THE CASE OF THE SLOVENIAN HOTEL INDUSTRY
Mitja Ruzzier1, Maja Konečnik2
Received: 19. 5. 2005. Original scientific paper
Accepted: 20. 2. 2006. UDC: 640.4 (497.4)
The paper presents the theoretical background to internationalization strategies for the case of the hotel industry. However, although the hotel industry’s internationalization has already been analyzed, the paper presents a rare example of its application to small and medium-sized hotel firms. In order to reveal the distinctive internationalization development strategies of SMEs we propose a framework for analyzing and understanding the four main internationalization dimensions: operation, market, product, and time. The characteristics of the proposed dimensions were analyzed by examining four Slovenian small and medium-sized hotel firms. Our findings imply that internationalization is a necessary step for small and medium-sized hotel firms, but each hotel company should find the proper combination of all four dimensions that matches the resources available to it.
Recent research studies on the internationalization of the hotel industry mostly cover large hotel firms or hotel chains that operate in the international environment (Go, 1989; Go et al., 1990; Litteljohn & Beattie, 1992; Contractor & Kundu, 1998a & 1998b; Rodriguez, 2002). However, although large hotel enterprises are the main players in the supply for tourists’ overnight stays, smaller suppliers and their important role for the local environment should not be neglected. However, small and medium-sized enterprises (SMEs) have attracted more attention in recognition of their economic role and contribution to growth. Their role in OECD economies continues to be crucial for boosting economic performance, particularly in light of the recent slowdown seen in economic growth. SMEs represent over 95% of enterprises in most OECD countries and generate over one-half of private sector employment. Smaller firms in the 1990s increased their share of exports and inward and outward foreign direct investment in both OECD and many Asian countries. Given global trade and investment patterns, SMEs are becoming increasingly important pillars of the economies of the main trading partners (OECD, 2002; Green Paper, 2003).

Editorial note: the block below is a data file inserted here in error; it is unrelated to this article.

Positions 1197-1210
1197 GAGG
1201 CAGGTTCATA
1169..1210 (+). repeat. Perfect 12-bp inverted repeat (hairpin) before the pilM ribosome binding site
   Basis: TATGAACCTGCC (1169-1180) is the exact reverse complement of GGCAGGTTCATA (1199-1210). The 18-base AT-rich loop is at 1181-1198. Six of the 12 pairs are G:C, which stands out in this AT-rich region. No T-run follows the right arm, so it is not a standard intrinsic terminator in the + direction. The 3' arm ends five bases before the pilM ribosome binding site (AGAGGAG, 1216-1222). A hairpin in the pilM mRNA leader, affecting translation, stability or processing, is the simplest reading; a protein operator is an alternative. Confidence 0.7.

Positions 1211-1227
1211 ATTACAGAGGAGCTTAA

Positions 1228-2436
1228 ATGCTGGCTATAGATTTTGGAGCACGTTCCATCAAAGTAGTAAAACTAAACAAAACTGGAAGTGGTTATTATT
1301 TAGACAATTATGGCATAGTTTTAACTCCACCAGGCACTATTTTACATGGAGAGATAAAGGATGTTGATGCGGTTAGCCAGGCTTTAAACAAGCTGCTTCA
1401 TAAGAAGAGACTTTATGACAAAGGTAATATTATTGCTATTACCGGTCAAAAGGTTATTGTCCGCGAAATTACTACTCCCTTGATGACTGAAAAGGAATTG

Man et al. (2002) assert that a small firm is not a scaled-down version of a larger firm. Smaller firms differ from larger firms in their managerial style, independence, ownership and scale/scope of operations (Coviello & Martin, 1999). They have different organizational structures, responses to the environment and ways in which they compete with other firms (Man et al., 2002). Erramilli and D’Souza (1993) identified two important interrelated characteristics of small firms: resource constraints, and resource commitments in conditions of environmental uncertainty. Limited resources (especially capital resources) were identified as an important factor that distinguishes the strategic behavior of small firms from that of larger firms, while environmental uncertainty forces these firms to approach new investments cautiously and to minimize resource commitment (Erramilli & D’Souza, 1993). In the context of internationalization, the resource scarcity of SMEs may impact on their ability to enter foreign markets and can also limit a smaller firm’s ability to reach more advanced stages of internationalization (Westhead et al., 2001 & 2002). As we can see, insurmountable obstacles for SMEs may occur when starting with international activities. Compared to their larger competitors, SMEs seem to have to overcome greater obstacles but, by utilizing SMEs’ specific advantages and discovering niche markets, they may be able to compensate for their disadvantages (Pleitner et al., 1998; Buckley, 1993).
This paper study investigates the internationalization strategies for SMEs. In particular, it seeks to